Worried parents pack Florin High session on tuberculosis diagnosis

A Sacramento County microbiologist holds test tubes containing patient specimens believed to contain the tuberculosis bacteria in 2001.
A Sacramento County microbiologist holds test tubes containing patient specimens believed to contain the tuberculosis bacteria in 2001.

Eighty anxious parents filled the multipurpose room at Florin High School on Monday night to learn more about a recent diagnosis of tuberculosis at the south Sacramento campus and plans to test up to 200 students for the disease Tuesday.

A Florin student diagnosed with active tuberculosis Jan. 26 is being cared for at home under the supervision of a visiting nurse, said Sacramento County public health officer Olivia Kasirye.

Tuberculosis usually attacks the lungs and can be fatal, according to the federal Centers for Disease Control and Prevention. It is spread through the air when someone sneezes, coughs, speaks or sings.

Not everyone infected with TB becomes sick. Some people have latent tuberculosis without symptoms and are not infectious. If TB bacteria become active, however, the body is unable to stop them from growing. Both forms of tuberculosis can be successfully treated with antibiotics.

Parents at the meeting expressed concern about the diagnosis and were eager to learn more about the disease. Some asked if county health officials would test all the school’s students, while others wanted to be assured that their student hadn’t attended classes or shared sports activities with the infected student.

“I’m a little concerned, but then not,” said Susan Parvis, who has a senior at the school. “It’s too soon to know.” Parvis said she is likely to get her son tested despite the fact he has not been targeted for testing by the health department.

All Florin High parents were notified Friday that a student at the school was ill with active TB. A second letter went out to parents of between 150 and 200 students saying their child shared a class or were in close proximity to the ill student and should be tested, according to Xanthi Pinkerton, spokeswoman for the district.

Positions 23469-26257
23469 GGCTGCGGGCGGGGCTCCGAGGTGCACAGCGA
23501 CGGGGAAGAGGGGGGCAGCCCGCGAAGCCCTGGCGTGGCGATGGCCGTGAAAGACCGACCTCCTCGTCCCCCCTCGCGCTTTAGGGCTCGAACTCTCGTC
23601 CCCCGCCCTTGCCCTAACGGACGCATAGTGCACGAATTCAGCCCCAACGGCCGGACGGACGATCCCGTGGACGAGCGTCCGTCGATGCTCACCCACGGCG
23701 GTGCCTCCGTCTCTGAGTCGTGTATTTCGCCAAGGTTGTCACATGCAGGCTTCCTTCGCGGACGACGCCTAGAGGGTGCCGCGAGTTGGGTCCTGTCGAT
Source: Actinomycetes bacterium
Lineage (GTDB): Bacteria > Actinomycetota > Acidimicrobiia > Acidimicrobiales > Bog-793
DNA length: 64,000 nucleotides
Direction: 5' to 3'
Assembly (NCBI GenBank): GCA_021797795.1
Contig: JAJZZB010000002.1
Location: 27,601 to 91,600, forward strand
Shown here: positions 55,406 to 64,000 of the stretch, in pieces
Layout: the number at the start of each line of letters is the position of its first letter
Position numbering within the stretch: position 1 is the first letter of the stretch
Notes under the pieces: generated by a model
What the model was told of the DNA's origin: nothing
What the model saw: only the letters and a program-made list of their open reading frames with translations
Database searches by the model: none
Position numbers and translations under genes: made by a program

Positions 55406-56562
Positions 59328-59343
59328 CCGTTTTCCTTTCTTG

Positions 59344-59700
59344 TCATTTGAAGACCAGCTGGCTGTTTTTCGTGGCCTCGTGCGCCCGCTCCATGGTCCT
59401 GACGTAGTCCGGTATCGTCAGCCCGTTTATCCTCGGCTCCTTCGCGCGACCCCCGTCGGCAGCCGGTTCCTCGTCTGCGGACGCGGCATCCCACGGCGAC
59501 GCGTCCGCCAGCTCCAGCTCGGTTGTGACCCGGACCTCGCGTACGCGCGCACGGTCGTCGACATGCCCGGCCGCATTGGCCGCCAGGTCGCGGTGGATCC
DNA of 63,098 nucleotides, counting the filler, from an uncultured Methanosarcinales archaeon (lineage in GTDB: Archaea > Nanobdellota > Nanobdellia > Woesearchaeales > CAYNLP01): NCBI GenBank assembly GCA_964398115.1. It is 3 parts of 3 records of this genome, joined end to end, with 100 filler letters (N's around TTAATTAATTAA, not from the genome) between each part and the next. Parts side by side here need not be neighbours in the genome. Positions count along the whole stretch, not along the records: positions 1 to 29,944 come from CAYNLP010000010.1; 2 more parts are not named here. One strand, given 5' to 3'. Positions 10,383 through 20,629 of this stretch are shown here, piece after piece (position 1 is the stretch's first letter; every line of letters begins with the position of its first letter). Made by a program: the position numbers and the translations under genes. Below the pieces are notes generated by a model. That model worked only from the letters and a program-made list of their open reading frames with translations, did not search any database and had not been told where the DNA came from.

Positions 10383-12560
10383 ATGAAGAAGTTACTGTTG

The health department also is testing friends and family members of the student. The testing could be expanded if a large number of students are diagnosed with tuberculosis.

Students not identified as sharing a class with the student can be tested by their private physician, Kasirye said.

The test, a needle prick just under the skin, is not mandatory but is strongly recommended for identified students, Kasirye said. On Friday, medical staff will examine the injection site of students tested Tuesday. They will look at each for a bump that signals a student is positive for TB. Those with a positive result will have chest X-rays to determine whether the tuberculosis is active.

Sophomore Jerry Vasquez, 15, said students aren’t taking the news of the TB diagnosis too seriously – often joking about inadvertent coughs. He said teachers gave students a brief talk about tuberculosis Monday, told students the sick student was in the early stages of the disease and reassured them that everyone would be fine.

The risk of infection depends on a number of factors, including proximity and duration of exposure. Symptoms of tuberculosis include a cough that lasts more than three weeks, chest pain, fever, night sweats and unexplained weight loss. A person who has had TB a long time might also cough up blood.

According to the CDC, only 5 to 10 percent of people with latent TB develop active TB in their lifetimes. However, the percentage is higher for people with compromised immune systems from causes such as HIV.

Kasirye could not shed light on how the student contracted the disease but said most students with the active disease are exposed by family members. Once the student is no longer contagious, he or she will be allowed to return to school, she said.

Last February, a similar diagnosis at Grant High School in Del Paso Heights led to the testing of 345 students and staff members. Initially, Kasirye called the risk of contraction low and said that she did not anticipate that anyone else would contract the disease

Ultimately, five students and four friends and relatives of the student were identified with active tuberculosis, and more than 120 had the noninfectious form of the disease. Because more than three people contracted active TB from the same source, it was deemed an outbreak.

Kasirye said there may be more community meetings at Florin High School and with community organizations. “We definitely want to make sure we make ourselves available to the parents and to be available to answer questions,” she said.

Call The Bee’s Diana Lambert, (916) 321-1090. Follow her on Twitter @dianalambert.